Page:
Becoming a Central Home for Totem Star, Red Eagle Soaring, The Rhapsody Project, Whipsmart, and Jackson Street Music Program
by Vee Hua 華婷婷
On the border of Pioneer Square and the Chinatown-International District sits King Street Station, a historic train station constructed between 1904 and 1906. Yet prior to colonization and the forced regrading of Seattle, the location was known to local Native American tribes as dzee-dzee-LAH-letch in Lushootseed, or the “little crossing-over place.” It was a tidal marsh — plentiful with flounder — adjacent to Coast Salish longhouses on Yesler Way and surrounded by trails where Native Americans from numerous thougvillages fished and intersected with one another.
Continue reading Station Space Celebrates Its Future as an Interdisciplinary Arts Hub in King Street Station
by Duncan Gibbs
The timing could not be more relevant for the current show at King Street Station. Political forces across the U.S. are criminalizing reproductive health care and gender-affirming support for trans youth. This year already, according to NBC News in March, state legislators around the U.S. have introduced a record 238 bills limiting the rights of LGBTQI people and 500 measures restricting abortion have been introduced in 40 states. In times like this, art can inspire the hope and community we need.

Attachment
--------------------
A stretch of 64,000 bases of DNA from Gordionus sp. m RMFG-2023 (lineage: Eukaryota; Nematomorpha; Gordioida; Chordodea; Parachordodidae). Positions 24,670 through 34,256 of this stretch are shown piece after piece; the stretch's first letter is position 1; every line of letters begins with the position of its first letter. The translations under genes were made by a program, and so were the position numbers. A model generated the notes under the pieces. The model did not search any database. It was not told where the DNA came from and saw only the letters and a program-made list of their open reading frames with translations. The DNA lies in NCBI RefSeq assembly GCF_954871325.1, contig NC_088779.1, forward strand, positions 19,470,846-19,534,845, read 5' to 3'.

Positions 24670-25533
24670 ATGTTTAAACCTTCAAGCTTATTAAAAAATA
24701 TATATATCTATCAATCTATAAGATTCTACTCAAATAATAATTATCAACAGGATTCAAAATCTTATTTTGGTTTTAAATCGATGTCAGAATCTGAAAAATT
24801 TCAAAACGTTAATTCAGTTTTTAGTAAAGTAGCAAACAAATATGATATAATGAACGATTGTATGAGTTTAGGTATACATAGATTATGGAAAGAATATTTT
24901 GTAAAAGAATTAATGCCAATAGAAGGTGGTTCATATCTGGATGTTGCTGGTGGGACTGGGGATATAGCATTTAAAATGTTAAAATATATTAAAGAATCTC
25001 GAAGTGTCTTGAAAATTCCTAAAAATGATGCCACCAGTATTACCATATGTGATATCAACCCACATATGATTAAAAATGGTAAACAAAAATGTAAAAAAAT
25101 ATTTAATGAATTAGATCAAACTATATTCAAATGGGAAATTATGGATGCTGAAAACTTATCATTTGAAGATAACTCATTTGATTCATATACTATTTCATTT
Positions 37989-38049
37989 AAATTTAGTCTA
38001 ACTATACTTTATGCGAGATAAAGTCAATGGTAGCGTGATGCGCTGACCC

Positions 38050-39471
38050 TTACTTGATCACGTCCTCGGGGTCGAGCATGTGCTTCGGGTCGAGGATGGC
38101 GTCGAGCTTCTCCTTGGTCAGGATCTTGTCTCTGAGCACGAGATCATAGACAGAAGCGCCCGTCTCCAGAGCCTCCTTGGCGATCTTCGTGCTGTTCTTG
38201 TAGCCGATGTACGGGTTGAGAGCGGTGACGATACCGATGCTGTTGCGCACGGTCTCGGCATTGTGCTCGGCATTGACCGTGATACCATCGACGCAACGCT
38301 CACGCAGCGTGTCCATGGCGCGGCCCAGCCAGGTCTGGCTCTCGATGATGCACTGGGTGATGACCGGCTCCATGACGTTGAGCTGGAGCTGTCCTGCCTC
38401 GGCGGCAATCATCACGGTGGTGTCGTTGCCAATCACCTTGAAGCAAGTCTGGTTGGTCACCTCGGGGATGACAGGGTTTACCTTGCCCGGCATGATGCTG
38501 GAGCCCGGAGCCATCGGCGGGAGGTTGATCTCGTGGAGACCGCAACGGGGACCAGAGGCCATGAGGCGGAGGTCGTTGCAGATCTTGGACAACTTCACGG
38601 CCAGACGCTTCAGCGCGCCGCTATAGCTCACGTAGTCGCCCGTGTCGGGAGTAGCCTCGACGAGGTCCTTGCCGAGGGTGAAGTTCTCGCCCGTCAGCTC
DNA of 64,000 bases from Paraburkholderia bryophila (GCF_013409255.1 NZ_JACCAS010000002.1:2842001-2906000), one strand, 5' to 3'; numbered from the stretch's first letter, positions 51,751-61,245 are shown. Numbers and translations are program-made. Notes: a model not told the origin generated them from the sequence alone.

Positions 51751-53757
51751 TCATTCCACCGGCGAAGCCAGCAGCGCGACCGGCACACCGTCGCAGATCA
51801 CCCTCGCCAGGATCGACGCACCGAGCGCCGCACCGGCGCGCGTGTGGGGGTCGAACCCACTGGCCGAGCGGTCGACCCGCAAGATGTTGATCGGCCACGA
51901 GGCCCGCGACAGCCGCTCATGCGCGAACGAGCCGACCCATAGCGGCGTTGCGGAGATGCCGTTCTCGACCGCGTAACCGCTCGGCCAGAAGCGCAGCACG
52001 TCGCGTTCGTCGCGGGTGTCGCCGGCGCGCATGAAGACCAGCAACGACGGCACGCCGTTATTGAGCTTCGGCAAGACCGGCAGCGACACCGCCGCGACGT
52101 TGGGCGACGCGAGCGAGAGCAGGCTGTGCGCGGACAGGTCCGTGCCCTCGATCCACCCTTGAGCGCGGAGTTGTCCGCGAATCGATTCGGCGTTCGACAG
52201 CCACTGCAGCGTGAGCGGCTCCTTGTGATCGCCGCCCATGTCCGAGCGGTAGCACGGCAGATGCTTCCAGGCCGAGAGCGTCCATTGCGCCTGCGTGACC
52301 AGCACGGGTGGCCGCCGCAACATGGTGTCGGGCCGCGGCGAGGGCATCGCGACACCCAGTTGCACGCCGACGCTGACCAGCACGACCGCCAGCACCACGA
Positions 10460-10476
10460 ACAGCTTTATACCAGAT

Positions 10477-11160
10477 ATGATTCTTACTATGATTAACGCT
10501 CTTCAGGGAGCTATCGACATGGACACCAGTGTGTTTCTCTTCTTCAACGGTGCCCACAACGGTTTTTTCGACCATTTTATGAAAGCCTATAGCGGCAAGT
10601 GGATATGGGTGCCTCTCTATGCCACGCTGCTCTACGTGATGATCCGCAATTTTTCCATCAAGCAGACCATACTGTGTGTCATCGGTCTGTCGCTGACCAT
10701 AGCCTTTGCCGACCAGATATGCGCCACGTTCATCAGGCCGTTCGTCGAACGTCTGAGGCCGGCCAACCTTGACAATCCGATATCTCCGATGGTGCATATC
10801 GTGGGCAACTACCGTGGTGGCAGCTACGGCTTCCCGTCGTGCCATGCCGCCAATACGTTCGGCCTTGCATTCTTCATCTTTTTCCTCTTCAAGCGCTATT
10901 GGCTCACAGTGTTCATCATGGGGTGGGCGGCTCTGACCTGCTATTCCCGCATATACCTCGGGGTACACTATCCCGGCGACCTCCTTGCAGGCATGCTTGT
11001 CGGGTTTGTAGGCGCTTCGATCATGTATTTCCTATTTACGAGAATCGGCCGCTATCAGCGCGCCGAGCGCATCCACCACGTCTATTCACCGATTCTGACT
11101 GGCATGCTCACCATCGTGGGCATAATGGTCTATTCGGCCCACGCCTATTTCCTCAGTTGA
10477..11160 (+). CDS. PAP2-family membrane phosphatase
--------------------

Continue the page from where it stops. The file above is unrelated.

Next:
Continue reading Artists O’Leary and Vaughan at King Street Station — Feminine Power
by Amanda Ong
South Jackson Street’s King Street Station is an iconic landmark for Seattle history as an entry point for Chinese immigrants and Black migrants in the early 1900s. A bustling transit center today, the station is also a lively arts space and gallery hosted by the Seattle Office of Arts & Culture — ARTS at King Street Station. The nickname rings true as a warm invitation to its public arts space and for showing some love to underrepresented artists.
Continue reading Art Exhibit Speaks to Extinction, in Animal Kingdom and Black America